Over the past few years, I've grown more and more interested in what is described rather simplistically as the mind-body connection. It's common sense that the physical stimuli can alter our mental state. Pain hurts. But the converse is a bit more tricky. Can mental states alter the physical state. I'm sure everyone's known one of the positive thinking happy-go-lucky people. I'm sure their positive thinking works wonders for them. Some of us aren't so cheery, though. But what if you don't necessarily have to believe anything? What if simple mental exercises can still impact health? There's a growing body of evidence that says that it can. Here's an abstract from the recent American Heart Association's annual meeting. Patients with established coronary artery disease were randomized to usual care or usual care with meditation. The meditative group saw a 43% reduction in ALL cause mortality, not just cardiovascular disease. That's not a trivial thing. The caveats are that this was a very small trial (200 patients) with just African American participants. But if a pharmaceutical compound shows a 43% reduction in mortality in patients with established CAD, I can assure you that they'd be quite excited.

November 30, 2009


Tonight over dinner, my son and I were talking about school, his specifically. He's been slacking off a bit and I was enquiring as to the reason why. The gist of it is that he doesn't like what they're teaching. His words, "when am I going to use what is a subject or predicate of a sentence?" Gee, I can't possibly empathize with him on that. My reply, "and when am I going to need to know what amino acid substitution occurs for sickle cell anemia?" He then went on to complain about pretty much every subject (subjects I all enjoyed, by the way), even Texas history. Now Texas history is just plain cool, probably second to the American revolution as far as idealism goes. Crockett's statement "You may all go to Hell, I'm going to Texas" is pretty self explanatory to anyone from Texas. Having stood in the hallowed halls of The Alamo, it pained me to hear him bash it. I suggested to him that perhaps he should keep a more open mind as to the importance or significance of certain knowledge. Touche. Physician, heal thyself.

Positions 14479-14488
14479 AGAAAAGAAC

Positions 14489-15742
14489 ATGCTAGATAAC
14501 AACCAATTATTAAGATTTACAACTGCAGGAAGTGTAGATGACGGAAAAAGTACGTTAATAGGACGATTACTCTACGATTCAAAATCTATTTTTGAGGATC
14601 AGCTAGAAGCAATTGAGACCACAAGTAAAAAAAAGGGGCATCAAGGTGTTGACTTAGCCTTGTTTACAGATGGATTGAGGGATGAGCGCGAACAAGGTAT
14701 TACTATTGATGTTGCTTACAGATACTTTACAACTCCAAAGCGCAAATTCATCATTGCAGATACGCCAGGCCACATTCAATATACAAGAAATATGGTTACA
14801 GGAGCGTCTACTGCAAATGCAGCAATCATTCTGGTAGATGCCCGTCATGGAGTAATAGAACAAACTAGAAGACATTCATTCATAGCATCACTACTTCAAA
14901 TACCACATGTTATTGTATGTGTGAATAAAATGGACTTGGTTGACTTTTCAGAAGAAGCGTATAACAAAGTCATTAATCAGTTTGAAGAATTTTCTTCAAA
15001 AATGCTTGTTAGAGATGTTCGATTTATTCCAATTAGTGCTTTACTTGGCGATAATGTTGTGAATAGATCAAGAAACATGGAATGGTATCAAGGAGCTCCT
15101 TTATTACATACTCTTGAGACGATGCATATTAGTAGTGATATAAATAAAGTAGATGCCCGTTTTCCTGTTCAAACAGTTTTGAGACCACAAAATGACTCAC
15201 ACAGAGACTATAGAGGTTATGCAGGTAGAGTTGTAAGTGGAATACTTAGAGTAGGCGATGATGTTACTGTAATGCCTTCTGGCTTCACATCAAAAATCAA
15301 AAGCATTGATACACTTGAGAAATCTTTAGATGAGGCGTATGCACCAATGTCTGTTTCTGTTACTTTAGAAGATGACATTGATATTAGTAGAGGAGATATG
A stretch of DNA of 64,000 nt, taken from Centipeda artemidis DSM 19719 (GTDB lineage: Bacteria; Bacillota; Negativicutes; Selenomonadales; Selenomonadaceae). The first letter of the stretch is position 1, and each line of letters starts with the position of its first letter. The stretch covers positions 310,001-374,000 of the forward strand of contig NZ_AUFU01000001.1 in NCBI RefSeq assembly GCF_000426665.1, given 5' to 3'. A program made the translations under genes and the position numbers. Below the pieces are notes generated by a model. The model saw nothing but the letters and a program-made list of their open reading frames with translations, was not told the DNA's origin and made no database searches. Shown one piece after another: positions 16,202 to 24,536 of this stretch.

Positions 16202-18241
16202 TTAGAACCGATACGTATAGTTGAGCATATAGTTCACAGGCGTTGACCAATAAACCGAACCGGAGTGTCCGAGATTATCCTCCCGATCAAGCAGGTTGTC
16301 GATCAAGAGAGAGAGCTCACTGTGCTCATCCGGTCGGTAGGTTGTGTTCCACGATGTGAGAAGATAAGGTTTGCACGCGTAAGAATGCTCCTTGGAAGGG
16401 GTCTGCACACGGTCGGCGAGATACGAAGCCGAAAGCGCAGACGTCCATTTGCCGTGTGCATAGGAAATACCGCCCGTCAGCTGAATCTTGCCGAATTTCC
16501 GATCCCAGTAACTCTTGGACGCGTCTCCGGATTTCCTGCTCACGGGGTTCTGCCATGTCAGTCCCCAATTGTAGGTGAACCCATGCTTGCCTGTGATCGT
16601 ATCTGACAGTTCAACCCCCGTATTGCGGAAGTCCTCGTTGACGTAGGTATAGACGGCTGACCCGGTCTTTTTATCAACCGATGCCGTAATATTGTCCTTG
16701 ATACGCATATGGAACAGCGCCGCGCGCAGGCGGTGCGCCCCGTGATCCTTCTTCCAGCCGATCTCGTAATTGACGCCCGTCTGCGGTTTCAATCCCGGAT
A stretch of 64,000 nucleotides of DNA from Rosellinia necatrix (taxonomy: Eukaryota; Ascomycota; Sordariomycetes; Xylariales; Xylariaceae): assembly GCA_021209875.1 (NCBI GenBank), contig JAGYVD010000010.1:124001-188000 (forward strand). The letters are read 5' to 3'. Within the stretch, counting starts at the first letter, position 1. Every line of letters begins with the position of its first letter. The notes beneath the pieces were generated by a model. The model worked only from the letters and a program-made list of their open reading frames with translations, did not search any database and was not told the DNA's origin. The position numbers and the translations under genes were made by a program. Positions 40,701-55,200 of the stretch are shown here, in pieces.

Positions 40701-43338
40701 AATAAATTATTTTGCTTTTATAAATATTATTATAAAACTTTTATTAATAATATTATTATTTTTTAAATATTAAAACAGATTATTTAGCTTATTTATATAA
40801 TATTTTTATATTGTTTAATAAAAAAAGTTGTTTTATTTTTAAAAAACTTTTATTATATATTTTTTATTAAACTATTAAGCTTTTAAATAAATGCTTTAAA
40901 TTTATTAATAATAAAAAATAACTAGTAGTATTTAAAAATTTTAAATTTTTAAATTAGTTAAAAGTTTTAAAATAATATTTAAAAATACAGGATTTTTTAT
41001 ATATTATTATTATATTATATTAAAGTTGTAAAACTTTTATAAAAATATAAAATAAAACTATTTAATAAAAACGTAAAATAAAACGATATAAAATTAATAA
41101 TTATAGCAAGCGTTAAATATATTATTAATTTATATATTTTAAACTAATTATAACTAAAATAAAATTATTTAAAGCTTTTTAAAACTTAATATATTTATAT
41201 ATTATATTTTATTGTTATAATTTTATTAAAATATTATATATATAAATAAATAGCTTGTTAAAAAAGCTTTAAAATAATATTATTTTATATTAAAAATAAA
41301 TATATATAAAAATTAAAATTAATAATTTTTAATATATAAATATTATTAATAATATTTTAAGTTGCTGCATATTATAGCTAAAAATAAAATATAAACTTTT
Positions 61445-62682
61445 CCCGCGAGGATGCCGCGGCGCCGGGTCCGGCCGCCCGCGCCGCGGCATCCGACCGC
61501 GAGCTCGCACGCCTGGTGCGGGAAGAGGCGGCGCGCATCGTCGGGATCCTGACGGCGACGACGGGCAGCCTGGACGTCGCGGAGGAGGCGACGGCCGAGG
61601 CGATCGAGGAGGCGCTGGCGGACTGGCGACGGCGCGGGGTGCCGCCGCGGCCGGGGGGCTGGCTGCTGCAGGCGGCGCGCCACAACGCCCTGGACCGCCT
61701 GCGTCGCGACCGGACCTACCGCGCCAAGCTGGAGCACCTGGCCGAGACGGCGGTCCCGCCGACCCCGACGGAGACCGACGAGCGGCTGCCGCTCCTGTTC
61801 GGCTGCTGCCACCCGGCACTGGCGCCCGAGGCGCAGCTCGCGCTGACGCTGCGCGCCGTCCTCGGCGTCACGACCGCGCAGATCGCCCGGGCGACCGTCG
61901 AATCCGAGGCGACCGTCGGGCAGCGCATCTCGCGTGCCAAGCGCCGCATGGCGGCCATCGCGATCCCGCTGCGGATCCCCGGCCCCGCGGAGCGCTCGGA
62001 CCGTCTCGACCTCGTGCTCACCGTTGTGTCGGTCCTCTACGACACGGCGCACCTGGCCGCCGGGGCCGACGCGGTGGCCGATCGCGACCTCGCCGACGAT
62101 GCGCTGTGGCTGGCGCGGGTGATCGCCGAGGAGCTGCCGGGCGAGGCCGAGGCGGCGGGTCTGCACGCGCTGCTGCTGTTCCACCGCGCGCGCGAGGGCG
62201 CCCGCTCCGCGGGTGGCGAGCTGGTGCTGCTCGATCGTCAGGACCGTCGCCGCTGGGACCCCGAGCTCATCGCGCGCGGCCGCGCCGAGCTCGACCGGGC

November 24, 2009

How cholera, gatorade and potential diabetes treatments tie together